The first account of our fascination with building tall buildings starts with the 146-meter tall pyramid of Giza. After thousands of years, it was finally taken over by the Lincoln Cathedral. Then began a cut throat race that is continuing until now, from the New York City’s 282.5-meter Bank of Manhattan in 1930 to the 319-meter Chrysler Building just a few months later and the 381-meter Empire State Building in 1931.
Since then we have seen scores of architectural masterpieces, the 2003 509-meter Taipei 101 overcame the 452-meter Petronas Towers in Kuala Lumpur which were blown away by the Burj Khalifa in Dubai 2010 standing at 828 meters. Constructors in China came in as party poppers and went 10 meters higher in 2012 with a 220-story pre-fab tower constructed in a baffling 90 days. And we are sure that this rat race will continue till the end of time.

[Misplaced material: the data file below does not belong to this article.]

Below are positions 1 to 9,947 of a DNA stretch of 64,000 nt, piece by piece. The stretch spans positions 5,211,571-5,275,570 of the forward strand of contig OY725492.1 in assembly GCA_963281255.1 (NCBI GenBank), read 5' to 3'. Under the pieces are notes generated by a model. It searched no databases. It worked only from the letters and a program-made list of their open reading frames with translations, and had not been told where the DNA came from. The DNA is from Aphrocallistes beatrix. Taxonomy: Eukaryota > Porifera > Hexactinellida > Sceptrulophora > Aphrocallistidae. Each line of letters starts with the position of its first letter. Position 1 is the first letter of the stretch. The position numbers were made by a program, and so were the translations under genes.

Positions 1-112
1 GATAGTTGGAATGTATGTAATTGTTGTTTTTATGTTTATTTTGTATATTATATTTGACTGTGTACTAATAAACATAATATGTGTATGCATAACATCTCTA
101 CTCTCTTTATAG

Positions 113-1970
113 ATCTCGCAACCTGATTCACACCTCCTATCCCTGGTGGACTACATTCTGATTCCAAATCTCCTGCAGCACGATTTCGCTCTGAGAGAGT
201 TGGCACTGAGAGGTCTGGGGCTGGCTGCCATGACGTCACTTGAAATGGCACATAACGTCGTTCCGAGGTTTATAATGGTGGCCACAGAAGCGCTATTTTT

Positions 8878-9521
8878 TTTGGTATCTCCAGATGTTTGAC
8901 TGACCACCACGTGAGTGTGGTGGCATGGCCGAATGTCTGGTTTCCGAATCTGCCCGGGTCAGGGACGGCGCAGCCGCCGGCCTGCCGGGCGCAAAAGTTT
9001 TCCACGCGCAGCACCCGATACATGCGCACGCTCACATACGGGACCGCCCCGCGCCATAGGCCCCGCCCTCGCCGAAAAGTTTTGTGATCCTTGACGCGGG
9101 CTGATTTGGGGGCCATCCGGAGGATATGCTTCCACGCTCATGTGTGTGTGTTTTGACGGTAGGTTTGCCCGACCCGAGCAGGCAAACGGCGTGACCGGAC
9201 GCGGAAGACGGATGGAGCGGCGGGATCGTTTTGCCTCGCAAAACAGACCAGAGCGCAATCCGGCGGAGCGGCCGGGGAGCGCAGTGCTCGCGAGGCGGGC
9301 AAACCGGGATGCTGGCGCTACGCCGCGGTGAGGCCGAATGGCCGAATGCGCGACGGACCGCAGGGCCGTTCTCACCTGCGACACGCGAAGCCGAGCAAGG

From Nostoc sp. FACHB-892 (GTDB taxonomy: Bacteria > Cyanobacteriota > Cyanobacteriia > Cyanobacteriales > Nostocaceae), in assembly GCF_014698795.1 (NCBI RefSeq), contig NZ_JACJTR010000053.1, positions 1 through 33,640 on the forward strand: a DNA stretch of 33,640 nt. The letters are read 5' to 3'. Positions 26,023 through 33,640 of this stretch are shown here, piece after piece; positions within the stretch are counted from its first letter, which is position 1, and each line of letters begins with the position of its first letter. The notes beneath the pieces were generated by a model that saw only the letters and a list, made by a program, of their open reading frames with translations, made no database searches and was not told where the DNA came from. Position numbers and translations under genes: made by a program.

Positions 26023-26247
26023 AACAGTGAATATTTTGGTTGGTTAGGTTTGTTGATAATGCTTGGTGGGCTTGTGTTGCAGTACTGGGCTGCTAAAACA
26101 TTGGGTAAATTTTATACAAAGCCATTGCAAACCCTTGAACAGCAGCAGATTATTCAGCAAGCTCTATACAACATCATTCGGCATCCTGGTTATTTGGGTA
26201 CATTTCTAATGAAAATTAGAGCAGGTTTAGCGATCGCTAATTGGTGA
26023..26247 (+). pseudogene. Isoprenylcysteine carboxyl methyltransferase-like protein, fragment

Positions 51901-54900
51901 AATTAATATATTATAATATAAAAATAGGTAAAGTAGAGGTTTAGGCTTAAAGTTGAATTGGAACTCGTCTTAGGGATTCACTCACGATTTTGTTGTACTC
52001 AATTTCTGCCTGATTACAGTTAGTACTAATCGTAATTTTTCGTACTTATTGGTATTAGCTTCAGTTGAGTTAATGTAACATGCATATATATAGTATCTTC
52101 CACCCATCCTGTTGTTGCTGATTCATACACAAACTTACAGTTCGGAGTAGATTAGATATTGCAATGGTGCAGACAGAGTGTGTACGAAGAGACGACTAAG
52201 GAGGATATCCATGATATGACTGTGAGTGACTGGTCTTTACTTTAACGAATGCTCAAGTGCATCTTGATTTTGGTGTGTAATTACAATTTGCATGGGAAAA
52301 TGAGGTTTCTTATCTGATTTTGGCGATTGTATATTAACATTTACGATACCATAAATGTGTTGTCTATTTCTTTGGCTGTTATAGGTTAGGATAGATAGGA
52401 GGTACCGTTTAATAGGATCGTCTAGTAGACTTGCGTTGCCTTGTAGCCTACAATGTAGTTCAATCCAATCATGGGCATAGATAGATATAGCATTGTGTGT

But the real question is, how high can we get? Discrediting the fact that it depends on how much weed you have, we’ll sadly only talk about buildings here. One major obstacle that comes in the way of building an infinitely high structure is the strength of the materials since the higher we go, the more weight the base has to bear.
But hypothetically, if we do manage to build a structure with strong enough materials, for example by using carbon nanotubes, we could build a structure that’s nearly 21,747 miles (350,000 km) high! That is if we can make the structure pass the geostationary orbit where part of the structure will undergo no pull from the gravity but rather a tension from the vacuum, thus stabilizing the building! Of course, there will be other challenges such as avoiding the space debris.
But this “crazy” idea has been under the contention for many years as a concept for a space elevator that can hugely cut costs of sending materials to space.
So in essence, the higher you get, the easier everything becomes! Sounds like a universal platitude, whether you’re on Earth or above it!
Watch the video below to learn more awesome facts about all things high!